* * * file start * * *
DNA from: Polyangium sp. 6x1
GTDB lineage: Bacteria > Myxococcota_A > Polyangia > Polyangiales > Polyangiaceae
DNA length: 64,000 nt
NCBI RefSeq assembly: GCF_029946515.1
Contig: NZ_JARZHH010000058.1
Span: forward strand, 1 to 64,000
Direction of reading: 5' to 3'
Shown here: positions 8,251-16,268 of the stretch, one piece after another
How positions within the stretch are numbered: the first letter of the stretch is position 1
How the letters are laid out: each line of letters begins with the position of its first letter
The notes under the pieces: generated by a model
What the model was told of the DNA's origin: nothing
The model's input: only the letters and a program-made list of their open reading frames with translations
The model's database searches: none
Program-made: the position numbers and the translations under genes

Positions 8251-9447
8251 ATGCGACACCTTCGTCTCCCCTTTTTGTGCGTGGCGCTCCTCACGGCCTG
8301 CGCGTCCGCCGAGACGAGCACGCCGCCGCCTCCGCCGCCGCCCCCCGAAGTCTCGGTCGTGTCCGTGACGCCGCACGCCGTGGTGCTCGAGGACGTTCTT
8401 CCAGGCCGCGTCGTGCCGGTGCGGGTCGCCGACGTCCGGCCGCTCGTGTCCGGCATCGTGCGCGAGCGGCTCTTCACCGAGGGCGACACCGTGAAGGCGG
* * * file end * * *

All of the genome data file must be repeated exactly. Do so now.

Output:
DNA from: Polyangium sp. 6x1
GTDB lineage: Bacteria > Myxococcota_A > Polyangia > Polyangiales > Polyangiaceae
DNA length: 64,000 nt
NCBI RefSeq assembly: GCF_029946515.1
Contig: NZ_JARZHH010000058.1
Span: forward strand, 1 to 64,000
Direction of reading: 5' to 3'
Shown here: positions 8,251-16,268 of the stretch, one piece after another
How positions within the stretch are numbered: the first letter of the stretch is position 1
How the letters are laid out: each line of letters begins with the position of its first letter
The notes under the pieces: generated by a model
What the model was told of the DNA's origin: nothing
The model's input: only the letters and a program-made list of their open reading frames with translations
The model's database searches: none
Program-made: the position numbers and the translations under genes

Positions 8251-9447
8251 ATGCGACACCTTCGTCTCCCCTTTTTGTGCGTGGCGCTCCTCACGGCCTG
8301 CGCGTCCGCCGAGACGAGCACGCCGCCGCCTCCGCCGCCGCCCCCCGAAGTCTCGGTCGTGTCCGTGACGCCGCACGCCGTGGTGCTCGAGGACGTTCTT
8401 CCAGGCCGCGTCGTGCCGGTGCGGGTCGCCGACGTCCGGCCGCTCGTGTCCGGCATCGTGCGCGAGCGGCTCTTCACCGAGGGCGACACCGTGAAGGCGG